- Despite their dominance in the electronic health record market, providers seeking for comprehensive population health management solutions may not get the best bargain out of an Epic Systems or Cerner Corporation product, according to a new report from KLAS.
Neither vendor scored top marks in any of the categories included in the report for fully-validated vendors, such as ease of module integration, vendor adaptability, and the number of data feeds utilized to generate population health insights.
Instead, they ranked behind companies including Enli, Philips Wellcentive, i2i Population Health, and IBM Watson Health in a number of key areas.
The new vendor performance report asserts that healthcare providers are now ready to dive into population health management after a period of experimentation with value-based contracting.
“Providers knew that value-based care was inevitable,” states lead author Bradley Hunter, KLAS research director.
“To prepare, they practiced on their employees, took on a few payer contracts, and selectively implemented a few tools. Now, having gotten their balance, many are taking of the training wheels and taking on more risk. But are PHM vendors ready as well?”
The answer appears to depend on what each individual customer expects from a population health solution.
Due to the highly variable nature of health data and the unique needs of providers starting from different points along the data analytics journey, no one vendor is capable of delivering every feature to every type of organization, the report acknowledges.
“The world of population health is so vast that there is no one vendor that does it all for providers,” Hunter said. “Depending on the needs of the provider, there are various solutions that will meet their needs. We focused on a few key roles that are using PHM solutions for this report based on feedback from providers.”
Providers that expect fully tailored and all-inclusive service from an off-the-shelf product without some optimization effort are likely to be disappointed, so understanding the organization’s goals, challenges, and technical requirements before making a selection will be critical for choosing the best possible product.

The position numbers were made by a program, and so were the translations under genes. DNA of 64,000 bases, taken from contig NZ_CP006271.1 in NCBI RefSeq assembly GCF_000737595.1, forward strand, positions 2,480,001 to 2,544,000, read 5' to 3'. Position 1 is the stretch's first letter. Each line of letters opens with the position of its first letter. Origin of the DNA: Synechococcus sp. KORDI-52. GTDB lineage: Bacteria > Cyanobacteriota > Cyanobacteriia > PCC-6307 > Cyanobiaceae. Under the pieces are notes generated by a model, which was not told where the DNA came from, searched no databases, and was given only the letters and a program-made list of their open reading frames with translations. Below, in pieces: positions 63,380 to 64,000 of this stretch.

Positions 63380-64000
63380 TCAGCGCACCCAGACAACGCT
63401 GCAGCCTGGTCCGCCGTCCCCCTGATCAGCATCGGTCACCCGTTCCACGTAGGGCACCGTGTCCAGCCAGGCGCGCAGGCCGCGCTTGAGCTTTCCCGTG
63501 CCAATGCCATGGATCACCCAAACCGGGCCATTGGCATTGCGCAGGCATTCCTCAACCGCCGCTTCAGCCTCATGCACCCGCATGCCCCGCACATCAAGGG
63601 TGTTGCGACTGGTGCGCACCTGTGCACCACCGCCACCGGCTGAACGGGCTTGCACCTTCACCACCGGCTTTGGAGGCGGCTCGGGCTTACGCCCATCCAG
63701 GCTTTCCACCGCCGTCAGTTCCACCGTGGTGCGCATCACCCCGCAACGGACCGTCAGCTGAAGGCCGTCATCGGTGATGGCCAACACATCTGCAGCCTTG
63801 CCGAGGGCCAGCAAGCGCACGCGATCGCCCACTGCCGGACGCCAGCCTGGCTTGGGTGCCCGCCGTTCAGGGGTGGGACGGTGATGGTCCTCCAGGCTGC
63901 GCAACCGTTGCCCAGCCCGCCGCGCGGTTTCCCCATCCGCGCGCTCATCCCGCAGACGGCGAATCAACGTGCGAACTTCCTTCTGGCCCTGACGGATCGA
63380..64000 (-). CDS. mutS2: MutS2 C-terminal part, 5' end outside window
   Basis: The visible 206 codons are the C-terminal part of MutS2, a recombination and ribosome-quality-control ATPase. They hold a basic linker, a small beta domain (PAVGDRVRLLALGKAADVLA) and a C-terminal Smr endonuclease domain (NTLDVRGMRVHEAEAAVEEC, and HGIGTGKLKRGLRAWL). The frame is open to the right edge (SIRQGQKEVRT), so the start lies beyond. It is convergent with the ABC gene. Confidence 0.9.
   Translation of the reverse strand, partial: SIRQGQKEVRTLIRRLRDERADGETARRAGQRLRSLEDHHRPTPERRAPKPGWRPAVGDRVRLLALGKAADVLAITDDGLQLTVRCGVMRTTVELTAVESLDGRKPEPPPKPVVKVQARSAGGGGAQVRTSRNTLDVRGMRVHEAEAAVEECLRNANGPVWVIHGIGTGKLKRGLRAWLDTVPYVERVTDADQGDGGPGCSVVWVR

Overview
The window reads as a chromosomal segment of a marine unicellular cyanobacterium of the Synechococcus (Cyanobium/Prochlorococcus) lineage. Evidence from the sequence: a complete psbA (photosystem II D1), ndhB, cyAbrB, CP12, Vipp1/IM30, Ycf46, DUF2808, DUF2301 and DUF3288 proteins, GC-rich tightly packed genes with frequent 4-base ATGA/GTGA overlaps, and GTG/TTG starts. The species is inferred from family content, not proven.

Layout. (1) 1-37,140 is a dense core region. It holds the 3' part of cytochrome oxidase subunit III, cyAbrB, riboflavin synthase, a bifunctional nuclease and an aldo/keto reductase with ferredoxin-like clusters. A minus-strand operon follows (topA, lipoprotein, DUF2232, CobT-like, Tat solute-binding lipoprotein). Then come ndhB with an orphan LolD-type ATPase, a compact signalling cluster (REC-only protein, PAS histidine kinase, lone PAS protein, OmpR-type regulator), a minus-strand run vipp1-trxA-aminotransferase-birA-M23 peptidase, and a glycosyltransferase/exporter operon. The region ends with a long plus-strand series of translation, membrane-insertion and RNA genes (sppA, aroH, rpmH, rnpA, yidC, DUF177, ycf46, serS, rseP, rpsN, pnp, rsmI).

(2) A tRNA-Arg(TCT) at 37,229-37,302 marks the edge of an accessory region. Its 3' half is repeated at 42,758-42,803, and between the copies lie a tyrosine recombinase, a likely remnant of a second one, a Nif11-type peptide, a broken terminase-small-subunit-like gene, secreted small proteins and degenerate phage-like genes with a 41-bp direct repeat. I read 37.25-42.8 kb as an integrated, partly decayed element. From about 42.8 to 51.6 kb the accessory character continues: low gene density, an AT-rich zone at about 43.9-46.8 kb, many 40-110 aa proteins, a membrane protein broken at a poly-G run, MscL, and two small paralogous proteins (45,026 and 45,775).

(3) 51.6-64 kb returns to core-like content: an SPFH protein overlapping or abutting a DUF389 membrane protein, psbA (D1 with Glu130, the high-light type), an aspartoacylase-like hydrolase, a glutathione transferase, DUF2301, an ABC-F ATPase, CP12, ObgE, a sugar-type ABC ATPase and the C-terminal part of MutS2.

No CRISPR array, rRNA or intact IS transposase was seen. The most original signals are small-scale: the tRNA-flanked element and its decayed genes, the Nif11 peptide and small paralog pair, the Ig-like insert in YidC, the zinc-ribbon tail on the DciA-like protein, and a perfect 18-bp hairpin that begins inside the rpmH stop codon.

For example, an organization looking to focus on using internal EHR data for population health analytics may choose an offering from Enli, i2i, Allscripts, or Verscend, all of which ranked highly for their ability to establish and maintain data feeds from a smaller number of EHRs.
According to KLAS, providers partnering with these vendors are likely to find it easy to implement population health tools utilizing fewer than four different data sources.
Meanwhile, a larger health system, accountable care organization, or multi-stakeholder community group with multiple EHR products to integrate may wish to choose a vendor that specializes in data aggregation, such as Valence Health, Arcadia Healthcare, or Philips Wellcentive.
Prospective customers may find it somewhat more difficult to stand up systems from these vendors, since the integration of a larger number of disparate data streams is, by necessity, a more complex proposition.
But they may also find commensurate rewards for doing so.
“A decision is only as good as the data it is based on, and providers say the best data comes from combining a variety of sources,” Hunter writes.
Organizations that are able to mine innovative data sources, including public health information, socioeconomic data, and alerts from other local providers, may have an edge over those without the capability to make decisions based on a patient’s accurate, timely, and complete longitudinal health record.
All of the sampled population health management vendors have already well established the capability to turn EHR feeds into basic insights, and the majority of the 278 customers participating in the report have started to use this information to improve patient outcomes.
Fewer customers are engaging in what might be considered true big data analytics, or the synthesis of multiple, disparate data sources to produce unique results.